Since I started my graduate studies, I've lost two of my three dogs (the first was put down shortly before I matriculated) and my nephew, endured some very bad and scary times at work, seen my mental health deteriorate, watched my aunt battle ovarian cancer, and had so many crises of confidence it's verging on absurd.

When I walk into Blue Flame, I know the experience is going to be incredible. There's a jackalope skull on the wall, and I couldn't ask for a better sign than that, since I want so much to believe in the jackalope. Joe puts me yet more at ease by cracking a joke: “This is my first day on the job, and I totally fucked up on the guy who came in before you.” His professional humor is what I need, and I laugh heartily for the first time in days.



I am almost 28. I have just gotten my third tattoo, done by Alice Underdahl at Valhalla in Southern Pines, North Carolina.

Because it would be too much to ask that I have a normal, quiet, stable life, the tempest continues to rage. My job security is never certain, I'm struggling to get my work published, I've been through a string of sort-of relationships that have torn me up, my grandmother is constantly ill, my aunt has succumbed to the scourge of cancer, my mother is stretched so thin it's difficult to watch, and my depression and anxiety are worsening.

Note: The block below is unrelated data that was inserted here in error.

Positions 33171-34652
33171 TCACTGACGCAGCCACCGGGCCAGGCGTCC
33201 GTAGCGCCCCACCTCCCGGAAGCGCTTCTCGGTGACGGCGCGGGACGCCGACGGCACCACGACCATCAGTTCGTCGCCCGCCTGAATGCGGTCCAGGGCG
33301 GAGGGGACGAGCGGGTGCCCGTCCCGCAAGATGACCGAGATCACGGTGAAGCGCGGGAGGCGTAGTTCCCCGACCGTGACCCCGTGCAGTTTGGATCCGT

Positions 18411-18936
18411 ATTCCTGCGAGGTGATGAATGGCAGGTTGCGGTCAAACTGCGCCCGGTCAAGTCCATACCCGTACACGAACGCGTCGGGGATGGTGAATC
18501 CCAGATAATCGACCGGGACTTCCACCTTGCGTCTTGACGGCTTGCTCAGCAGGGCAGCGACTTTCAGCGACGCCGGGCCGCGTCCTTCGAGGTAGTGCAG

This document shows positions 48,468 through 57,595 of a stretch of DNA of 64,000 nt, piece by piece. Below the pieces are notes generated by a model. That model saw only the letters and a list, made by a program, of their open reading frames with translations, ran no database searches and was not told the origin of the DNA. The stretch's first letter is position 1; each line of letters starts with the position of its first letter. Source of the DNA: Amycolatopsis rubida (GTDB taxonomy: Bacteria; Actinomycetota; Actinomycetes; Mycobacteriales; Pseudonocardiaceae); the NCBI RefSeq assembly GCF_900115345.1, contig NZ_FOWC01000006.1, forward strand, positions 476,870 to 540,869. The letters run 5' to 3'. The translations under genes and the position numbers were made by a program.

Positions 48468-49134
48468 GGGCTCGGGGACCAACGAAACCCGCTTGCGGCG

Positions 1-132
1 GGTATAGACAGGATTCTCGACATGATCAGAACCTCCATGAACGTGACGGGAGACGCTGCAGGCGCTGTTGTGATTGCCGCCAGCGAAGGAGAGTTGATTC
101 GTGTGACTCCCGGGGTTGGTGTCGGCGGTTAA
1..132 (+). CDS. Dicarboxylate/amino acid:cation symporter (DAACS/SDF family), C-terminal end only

Since the death of my nephew in 2010, a niece and another nephew have arrived. My brother and his wife say they're through having kids. Because I don't want children of my own, these three are my surrogates and the only unconditional thing I have. Everything I do, I do because I'm trying to impress them, and that includes making attempts at getting my life in order. So I've chosen my third--and possibly last--tattoo: their first initials, on my left wrist where their presence will be duly noted from the start of each day to the end of it.

Alice is the nicest artist you could hope to have. She is cheerful and funny, and she lets me ramble about my other two pieces while the needle whirs. When I explain the significance of these three letters, she actually thanks me for letting her be part of the process. It's all I can do not to cry in the shop.

When I leave, I feel calmer, better, stronger. 


Some people choose their tattoos because the art is interesting or intriguing. My choices always arise after much deliberation and personal strife. Maybe this is because I'm a writer: I have a compulsion to chronicle things, fictional or otherwise. Or maybe it's because I want to remember that I'm still standing in spite of whatever it is that's trying to knock me down, whether it's my own brain or life in general. Either way, I have scarred myself, but I have no regrets.

However, not everyone finds this to be the best strategy for dealing with their pain. If you or someone you know is suffering from self-mutilation (whether it's cutting, wrist-banging, or something else), please seek help. There are less dangerous and harmful coping solutions available to all of us, and I recommend you check out what the Mayo Clinic has to say about the practice of self-injury if you need a good resource. You can even talk to me if you want: I'm always available via e-mail at

Stay strong.